In so far as Stephens’s analysis of the motivations underlying Blair’s commitment to develop the Anglo-American Special Relationship is inadequate, it is an inadequacy stemming from a failure to grasp the significance of the subconscious carer role that British diplomacy perceives itself as performing in this relationship. It is a role, crystallised by David Marquand in The Guardian, that the British political establishment adopts at the cost of geo-political realism. Given that Stephens is virtually part of the British political establishment, however, his failure to fully grasp this is perhaps inevitable.

Describing the Bush doctrine as pernicious, George Soros states in the preface to his book, The Bubble of American Supremacy, that it is based on the contention ‘that the Bush administration has deliberately exploited September 11 in order to pursue policies that the American public would not have otherwise tolerated’. Despite the contention ostensibly being based on political realism, the political realism that perceives total US global supremacy as jeopardising actual US security, one senses that it overestimates the American public.

Rather than focus on the causes of 11 September, namely America’s provocative global role, Soros focuses on how Bush responded to it, ignoring the fact that Bush is himself a symptom of the American political system. Quoting at length the Statement of Principles adopted by Bush and his allies, Soros argues that Bush is the exception that proves the rule of balanced US foreign policy. Bush probably responded to 11 September in a more bi-partisan manner than Soros acknowledges. In fact Soros indicates this bi-partisan character of Bush’s foreign policy by referring to its Democratic Party support.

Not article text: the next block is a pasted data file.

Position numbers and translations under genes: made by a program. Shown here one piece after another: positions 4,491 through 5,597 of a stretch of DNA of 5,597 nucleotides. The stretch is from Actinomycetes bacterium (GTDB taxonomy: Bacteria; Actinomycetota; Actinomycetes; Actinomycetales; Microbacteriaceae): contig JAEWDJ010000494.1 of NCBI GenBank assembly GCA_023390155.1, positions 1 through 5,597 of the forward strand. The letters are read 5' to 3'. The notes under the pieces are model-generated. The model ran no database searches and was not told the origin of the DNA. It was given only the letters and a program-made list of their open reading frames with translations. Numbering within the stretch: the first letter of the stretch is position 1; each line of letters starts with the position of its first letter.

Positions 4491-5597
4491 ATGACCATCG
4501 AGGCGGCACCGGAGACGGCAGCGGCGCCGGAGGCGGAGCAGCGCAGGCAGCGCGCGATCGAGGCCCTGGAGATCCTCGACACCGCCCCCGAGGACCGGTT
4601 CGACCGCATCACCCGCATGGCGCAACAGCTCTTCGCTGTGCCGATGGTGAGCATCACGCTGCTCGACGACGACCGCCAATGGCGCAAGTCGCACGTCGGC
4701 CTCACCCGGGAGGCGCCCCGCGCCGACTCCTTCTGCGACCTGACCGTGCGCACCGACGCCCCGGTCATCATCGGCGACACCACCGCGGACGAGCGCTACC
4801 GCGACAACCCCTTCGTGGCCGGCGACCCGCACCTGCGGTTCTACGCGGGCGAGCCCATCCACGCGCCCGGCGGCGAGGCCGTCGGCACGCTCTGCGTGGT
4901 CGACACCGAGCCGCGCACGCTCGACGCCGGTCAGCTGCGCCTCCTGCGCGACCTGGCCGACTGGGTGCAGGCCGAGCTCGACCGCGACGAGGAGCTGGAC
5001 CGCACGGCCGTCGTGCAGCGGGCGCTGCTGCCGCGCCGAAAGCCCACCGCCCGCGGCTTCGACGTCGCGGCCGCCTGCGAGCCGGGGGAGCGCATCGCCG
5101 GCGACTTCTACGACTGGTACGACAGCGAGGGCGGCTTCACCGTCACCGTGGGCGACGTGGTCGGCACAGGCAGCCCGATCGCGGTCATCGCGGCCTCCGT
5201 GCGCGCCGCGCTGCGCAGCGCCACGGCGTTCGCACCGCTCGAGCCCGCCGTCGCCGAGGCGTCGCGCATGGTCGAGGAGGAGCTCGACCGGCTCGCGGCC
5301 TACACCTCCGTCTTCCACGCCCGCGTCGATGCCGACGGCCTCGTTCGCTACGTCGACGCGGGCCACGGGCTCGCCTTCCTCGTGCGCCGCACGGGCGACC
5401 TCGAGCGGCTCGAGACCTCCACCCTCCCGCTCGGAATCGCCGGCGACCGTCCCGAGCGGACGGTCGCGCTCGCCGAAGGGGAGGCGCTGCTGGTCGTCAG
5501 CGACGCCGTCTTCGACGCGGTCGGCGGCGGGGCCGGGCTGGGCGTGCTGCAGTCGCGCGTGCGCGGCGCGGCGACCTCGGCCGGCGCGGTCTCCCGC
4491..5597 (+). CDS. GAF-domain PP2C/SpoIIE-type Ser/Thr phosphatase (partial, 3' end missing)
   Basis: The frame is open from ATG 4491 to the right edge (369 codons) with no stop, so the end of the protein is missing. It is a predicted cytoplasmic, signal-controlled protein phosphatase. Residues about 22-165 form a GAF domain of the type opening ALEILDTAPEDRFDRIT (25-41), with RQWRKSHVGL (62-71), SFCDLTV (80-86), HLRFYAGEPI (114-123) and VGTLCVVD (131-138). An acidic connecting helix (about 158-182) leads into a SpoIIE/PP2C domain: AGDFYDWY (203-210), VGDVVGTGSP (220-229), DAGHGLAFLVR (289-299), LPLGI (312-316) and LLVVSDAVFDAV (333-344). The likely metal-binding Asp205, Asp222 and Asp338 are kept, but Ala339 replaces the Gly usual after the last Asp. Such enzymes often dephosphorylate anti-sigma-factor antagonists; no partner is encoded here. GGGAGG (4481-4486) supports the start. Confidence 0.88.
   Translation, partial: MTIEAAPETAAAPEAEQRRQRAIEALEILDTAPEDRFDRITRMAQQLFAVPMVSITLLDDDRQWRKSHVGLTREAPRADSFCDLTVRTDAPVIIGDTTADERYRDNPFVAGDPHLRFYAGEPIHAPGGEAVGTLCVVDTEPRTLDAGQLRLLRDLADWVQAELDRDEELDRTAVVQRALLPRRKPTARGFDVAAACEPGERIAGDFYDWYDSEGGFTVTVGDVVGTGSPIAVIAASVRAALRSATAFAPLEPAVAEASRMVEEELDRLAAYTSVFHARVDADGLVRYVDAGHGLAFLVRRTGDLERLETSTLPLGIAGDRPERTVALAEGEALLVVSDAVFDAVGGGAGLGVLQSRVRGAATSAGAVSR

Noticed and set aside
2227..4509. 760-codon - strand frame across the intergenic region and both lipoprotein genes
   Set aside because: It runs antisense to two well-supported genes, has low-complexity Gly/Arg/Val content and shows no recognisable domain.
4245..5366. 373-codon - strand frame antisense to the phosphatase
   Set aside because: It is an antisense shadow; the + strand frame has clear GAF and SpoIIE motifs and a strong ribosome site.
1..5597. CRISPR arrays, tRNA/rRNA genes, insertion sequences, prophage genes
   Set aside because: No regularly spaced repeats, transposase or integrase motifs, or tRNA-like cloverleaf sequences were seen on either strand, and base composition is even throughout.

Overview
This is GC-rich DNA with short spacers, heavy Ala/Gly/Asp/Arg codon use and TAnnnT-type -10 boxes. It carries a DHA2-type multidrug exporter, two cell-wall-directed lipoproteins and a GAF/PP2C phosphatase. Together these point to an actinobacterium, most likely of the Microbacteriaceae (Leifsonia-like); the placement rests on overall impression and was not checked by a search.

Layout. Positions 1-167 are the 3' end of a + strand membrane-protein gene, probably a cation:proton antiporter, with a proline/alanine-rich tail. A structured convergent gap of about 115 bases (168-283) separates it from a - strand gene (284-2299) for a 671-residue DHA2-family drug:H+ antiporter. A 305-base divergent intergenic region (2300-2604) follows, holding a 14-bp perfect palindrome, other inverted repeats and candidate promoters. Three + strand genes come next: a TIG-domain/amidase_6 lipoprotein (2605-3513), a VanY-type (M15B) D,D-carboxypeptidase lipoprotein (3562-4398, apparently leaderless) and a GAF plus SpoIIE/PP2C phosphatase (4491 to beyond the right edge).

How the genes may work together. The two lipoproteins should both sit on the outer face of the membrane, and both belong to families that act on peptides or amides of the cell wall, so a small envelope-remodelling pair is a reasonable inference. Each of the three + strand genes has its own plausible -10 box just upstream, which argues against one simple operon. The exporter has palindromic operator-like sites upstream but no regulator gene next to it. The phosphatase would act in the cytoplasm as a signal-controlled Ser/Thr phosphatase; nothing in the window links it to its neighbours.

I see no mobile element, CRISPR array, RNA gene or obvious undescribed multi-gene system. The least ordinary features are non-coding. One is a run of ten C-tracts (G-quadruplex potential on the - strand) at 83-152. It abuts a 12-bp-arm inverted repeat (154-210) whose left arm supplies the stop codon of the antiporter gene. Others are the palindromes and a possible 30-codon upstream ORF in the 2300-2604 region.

Soros is most convincing when arguing against the invasion of Iraq in the context of his support for the war against terror. Thus his main objection to Bush’s intervention in Iraq is that it was based on military might rather than on international legitimacy. He justifies international intervention in terms of preventing either national government abuse of national sovereignty, which Soros perceives as stemming from the people of a given nation state or national government action that disrupts international order. Given that Bush himself would probably accept such a definition, Soros undermines his own case.

Whether or not he realises it, Soros’s analysis has a large element of global federalism in it. This brings itself into focus when he analyses the inadequacies of the United Nations as the body exercising supreme global authority. Thus he observes: